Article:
I accept I use "economic liberal" is a bit of an anachronism in this case but I used it as short-hand for a set of views that I think are familiar.

Surely being human or being a citizen is a sufficiently obvious point not to have to mention it.

I accept my Liberalism is materialistic and perhaps hedonistic.

For me, someone from lower-middle-class background – my grandparents were working-class Labour Party members - economic freedom takes precedence over social or personal freedom, although those are important too. For me economic liberalism is not merely about dealing with economic inequality and disadvantage but economic freedom and aspiration too.

Simon Titley said...

@Matt - The Liberal Party of the 1950s and 1960s was not "the home" of economic liberalism either. Social liberalism was the dominant ideology of the party by the time of the 1906 election landslide and remained so until the merger with the SDP in 1988. There is copious contemporary literature to prove this point.

Sadly, being human or being a citizen is not "a sufficiently obvious point". Indeed, the underlying problem with your original posting is that this obvious point seems to have passed you by, because your viewpoint is economistic. By economism, I mean the reductionist view that all social phenomena can be reduced to economic dimensions.

I take the contrary view, that life is basically about human relationships (family, friends and neighbours), the natural world, and enjoyment of the arts, intellectual pursuits and other pastimes. Economic activity generates the wealth, goods and services to make these things possible. The economy is not an end in itself.

Please read 'Really Facing the Future' (especially chapter 2) to see a fuller explanation of this view:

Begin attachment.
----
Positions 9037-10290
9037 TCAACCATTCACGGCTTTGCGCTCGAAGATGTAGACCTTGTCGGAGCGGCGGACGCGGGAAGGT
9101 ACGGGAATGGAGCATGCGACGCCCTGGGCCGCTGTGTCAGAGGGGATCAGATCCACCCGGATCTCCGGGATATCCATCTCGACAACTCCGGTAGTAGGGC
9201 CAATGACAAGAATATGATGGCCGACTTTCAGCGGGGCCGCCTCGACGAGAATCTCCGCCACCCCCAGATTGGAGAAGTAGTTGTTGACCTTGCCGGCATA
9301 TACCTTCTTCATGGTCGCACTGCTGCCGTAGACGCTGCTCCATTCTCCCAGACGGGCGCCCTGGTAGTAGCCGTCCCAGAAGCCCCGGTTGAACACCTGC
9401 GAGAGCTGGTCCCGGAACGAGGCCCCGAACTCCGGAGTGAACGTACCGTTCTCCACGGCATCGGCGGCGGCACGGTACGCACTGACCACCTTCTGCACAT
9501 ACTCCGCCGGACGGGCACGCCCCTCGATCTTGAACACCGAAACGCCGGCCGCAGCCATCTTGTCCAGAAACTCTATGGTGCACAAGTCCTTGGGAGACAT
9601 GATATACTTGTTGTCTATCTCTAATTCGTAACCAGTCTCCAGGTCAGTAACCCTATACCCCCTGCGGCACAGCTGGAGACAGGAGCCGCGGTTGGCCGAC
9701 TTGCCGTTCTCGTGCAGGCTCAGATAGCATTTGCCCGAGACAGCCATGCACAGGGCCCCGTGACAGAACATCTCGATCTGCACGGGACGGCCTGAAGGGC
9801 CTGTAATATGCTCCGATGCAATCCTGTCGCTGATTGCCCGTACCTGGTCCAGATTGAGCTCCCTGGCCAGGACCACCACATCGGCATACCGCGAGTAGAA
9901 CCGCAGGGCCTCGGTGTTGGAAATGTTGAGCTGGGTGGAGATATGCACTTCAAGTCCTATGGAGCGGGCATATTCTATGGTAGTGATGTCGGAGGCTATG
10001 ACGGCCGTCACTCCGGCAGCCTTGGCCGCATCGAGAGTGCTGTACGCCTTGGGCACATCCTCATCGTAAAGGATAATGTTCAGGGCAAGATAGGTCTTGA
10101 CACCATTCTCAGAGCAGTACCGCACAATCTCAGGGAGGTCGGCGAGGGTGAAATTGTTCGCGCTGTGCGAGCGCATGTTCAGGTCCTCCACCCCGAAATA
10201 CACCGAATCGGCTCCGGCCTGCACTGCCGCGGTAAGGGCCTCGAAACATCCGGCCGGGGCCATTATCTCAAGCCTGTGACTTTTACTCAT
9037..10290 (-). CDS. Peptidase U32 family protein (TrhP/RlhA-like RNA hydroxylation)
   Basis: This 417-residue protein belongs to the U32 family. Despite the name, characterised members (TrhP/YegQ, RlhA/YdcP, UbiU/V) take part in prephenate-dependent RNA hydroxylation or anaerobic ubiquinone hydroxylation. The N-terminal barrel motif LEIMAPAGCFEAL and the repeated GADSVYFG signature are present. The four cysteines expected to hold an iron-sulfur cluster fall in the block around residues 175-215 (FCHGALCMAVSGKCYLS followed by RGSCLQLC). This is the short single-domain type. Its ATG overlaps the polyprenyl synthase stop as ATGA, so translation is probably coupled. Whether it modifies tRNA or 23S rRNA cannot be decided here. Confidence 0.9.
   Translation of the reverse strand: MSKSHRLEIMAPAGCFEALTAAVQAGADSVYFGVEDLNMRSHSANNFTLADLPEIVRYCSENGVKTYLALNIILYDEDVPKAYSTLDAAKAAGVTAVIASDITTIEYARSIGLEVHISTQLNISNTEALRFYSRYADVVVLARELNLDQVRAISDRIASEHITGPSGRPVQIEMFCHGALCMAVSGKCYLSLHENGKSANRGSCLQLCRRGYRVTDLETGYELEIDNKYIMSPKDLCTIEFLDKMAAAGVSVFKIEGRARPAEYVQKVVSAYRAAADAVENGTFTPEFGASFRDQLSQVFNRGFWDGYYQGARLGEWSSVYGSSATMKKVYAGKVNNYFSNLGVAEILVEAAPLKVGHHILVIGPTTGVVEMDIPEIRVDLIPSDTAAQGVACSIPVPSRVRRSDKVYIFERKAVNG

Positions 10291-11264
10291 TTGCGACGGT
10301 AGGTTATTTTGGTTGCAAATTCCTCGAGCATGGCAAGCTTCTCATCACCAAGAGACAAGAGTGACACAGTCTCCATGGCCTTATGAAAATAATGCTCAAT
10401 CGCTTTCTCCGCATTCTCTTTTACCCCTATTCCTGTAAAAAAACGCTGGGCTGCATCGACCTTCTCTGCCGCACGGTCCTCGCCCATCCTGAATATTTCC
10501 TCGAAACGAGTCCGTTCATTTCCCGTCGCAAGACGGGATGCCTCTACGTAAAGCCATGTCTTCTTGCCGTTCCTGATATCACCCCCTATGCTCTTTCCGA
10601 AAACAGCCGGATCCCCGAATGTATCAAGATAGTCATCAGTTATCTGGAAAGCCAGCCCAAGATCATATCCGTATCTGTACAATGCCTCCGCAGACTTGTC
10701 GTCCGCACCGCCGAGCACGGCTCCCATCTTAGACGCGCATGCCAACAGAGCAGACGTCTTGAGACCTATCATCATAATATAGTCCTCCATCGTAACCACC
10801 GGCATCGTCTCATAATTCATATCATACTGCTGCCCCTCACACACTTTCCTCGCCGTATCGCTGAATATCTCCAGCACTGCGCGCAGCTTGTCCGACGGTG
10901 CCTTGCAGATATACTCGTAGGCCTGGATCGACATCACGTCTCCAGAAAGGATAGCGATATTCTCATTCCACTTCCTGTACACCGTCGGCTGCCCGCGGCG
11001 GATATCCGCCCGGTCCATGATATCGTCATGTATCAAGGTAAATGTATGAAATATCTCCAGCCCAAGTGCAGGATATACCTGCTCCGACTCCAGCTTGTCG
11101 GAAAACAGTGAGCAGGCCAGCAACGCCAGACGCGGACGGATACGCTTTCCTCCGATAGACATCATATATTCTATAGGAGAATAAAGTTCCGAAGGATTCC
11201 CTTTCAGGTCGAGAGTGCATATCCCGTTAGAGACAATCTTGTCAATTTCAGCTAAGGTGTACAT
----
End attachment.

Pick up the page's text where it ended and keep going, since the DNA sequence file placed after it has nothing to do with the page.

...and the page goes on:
Jonathan Calder said...

When I first decided I was a Liberal in the 1970s the party certainly painted itself as being on the side of small businesses.

We were also in favour of industrial democracy in those days, but in the Alliance years that faded into support for employees owning shares in their own companies.

The idea of a consistent, seamless Liberal Party economic policy from 1906 to 1988 is probably a little generous. The parliamentary party split three ways over the nationalisation of steel after WW2, for instance.

Simon Titley said...

@Jonathan - When I first joined the Liberal Party in 1975, the dominant theme of the party's economic thinking was to do with worker co-operatives, mutuals and industrial democracy. That emphasis was lost in David Steel's obsession with the SDP and merger.

That emphasis on industrial democracy is integral to social liberalism, not in contradiction to it. It comes through clearly, for example, in David Boyle and Bernard Greaves's 'Theory & Practice of Community Economics'.

I did not intend to imply that the party's economic policy was seamless between 1906 and the merger. However, there is a historical myth being put about that the Liberal Party was classical liberal (or 'economic liberal') until the merger, and that it was classical liberals who led the opposition to the merger.

As you and I both know, there were no classical liberals to speak of in the Liberal Party of the 1970s and 1980s. The opposition to merger was actually led by the likes of Tony Greaves, Michael Meadowcroft, Claire Brooks and the good folks at Liberator - all from the left of the party.

It angers me that historical revisionism is being used as a political weapon by the right of the party, to use false history as a means of supporting the idea that classical liberals have some sort of prior claim on the party.